The biggest problem that I have with this is my internal editor - where I will rewrite the same sentence multiple times trying to get it just right. The biggest way that I deal with this is I learn not to listen to the editor - to pound out that first draft and stay excited about it. I find that if I just keep writing my first draft, my energy and excitement stays up, which usually keeps the story moving along at a steady and enjoyable pace. I can always do the editing after the entire first draft is complete.

What are the biggest challenges that you face?

The biggest challenge is getting my writing out there.

Personally, I do not have problems with the writing, and while I don't enjoy the editing, I think I do a decent job at it. Even if I don't, I do have a couple of friends who are good at editing and are more than willing to read through my material.

However, getting my writing out there is a problem that has no simple solution. With short fiction, I need to find someone willing to buy a story. With books, even if you have the best book in the world, it doesn't do any good if no one knows about it.

I deal with the problem in two different ways depending on whether we are talking about short fiction or novels, because they really are two different beasts.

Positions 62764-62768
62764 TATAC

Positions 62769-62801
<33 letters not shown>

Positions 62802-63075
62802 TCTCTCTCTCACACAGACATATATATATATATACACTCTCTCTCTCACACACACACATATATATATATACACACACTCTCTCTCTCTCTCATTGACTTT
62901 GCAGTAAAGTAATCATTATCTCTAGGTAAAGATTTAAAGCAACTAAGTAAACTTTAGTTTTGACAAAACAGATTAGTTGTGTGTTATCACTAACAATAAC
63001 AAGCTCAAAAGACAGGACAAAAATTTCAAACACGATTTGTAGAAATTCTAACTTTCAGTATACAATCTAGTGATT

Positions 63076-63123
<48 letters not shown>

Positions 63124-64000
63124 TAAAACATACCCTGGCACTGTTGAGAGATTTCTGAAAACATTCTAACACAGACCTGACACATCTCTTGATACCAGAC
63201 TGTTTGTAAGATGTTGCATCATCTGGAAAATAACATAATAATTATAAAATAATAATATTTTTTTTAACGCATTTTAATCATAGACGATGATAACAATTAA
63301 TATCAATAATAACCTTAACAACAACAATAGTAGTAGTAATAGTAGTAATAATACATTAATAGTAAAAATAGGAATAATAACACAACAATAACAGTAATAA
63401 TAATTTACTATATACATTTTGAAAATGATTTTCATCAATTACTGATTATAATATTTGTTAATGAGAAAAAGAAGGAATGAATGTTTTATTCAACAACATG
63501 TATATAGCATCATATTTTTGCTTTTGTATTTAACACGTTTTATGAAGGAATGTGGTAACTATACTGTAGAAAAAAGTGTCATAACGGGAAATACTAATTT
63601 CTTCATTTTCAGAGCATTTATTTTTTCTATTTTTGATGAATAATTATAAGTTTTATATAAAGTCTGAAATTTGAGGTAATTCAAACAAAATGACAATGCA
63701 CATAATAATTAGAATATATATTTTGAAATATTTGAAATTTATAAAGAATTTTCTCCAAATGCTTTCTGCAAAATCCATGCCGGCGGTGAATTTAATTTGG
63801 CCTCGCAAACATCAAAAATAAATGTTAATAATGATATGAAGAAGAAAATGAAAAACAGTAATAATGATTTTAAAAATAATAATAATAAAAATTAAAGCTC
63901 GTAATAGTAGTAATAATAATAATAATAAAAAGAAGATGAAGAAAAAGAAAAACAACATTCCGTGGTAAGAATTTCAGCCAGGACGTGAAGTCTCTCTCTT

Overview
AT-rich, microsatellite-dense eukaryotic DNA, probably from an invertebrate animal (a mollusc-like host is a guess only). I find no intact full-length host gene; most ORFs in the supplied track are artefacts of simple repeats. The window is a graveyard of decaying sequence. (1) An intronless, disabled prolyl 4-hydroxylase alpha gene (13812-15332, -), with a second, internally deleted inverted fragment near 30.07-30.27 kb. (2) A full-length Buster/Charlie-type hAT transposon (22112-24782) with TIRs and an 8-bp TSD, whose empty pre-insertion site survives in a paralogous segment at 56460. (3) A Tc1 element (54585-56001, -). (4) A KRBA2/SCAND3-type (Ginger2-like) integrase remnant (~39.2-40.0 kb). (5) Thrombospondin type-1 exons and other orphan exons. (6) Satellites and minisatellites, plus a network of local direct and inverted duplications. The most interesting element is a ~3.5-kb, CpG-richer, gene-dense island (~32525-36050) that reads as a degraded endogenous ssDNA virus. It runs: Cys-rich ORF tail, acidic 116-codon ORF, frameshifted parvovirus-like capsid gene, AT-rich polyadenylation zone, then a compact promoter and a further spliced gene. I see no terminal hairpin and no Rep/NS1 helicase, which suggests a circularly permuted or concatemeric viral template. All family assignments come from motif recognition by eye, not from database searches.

With short fiction, I find that getting the fiction accepted in a reputable market is the hardest part. True, you can publish it on your own website for free, but then you are left with the problem of getting people to your website and convincing them to spend the time to read your material. If they do not know you and you don't have a reputation, I feel like the odds of this are significantly small. Instead, what I choose to do is write short pieces for markets that already have a fan base. This can be something like monthly e-zine like The Edge of Propinquity, the graphic novel and surrounding stories of Baeg Tobar, or inclusion in a short story anthology. I find that all of these are ways to get your writing noticed by even more people. In these cases, you can be pretty sure that you will have more than just your effort going into the promotion of the writing. This communal marketing helps immensely.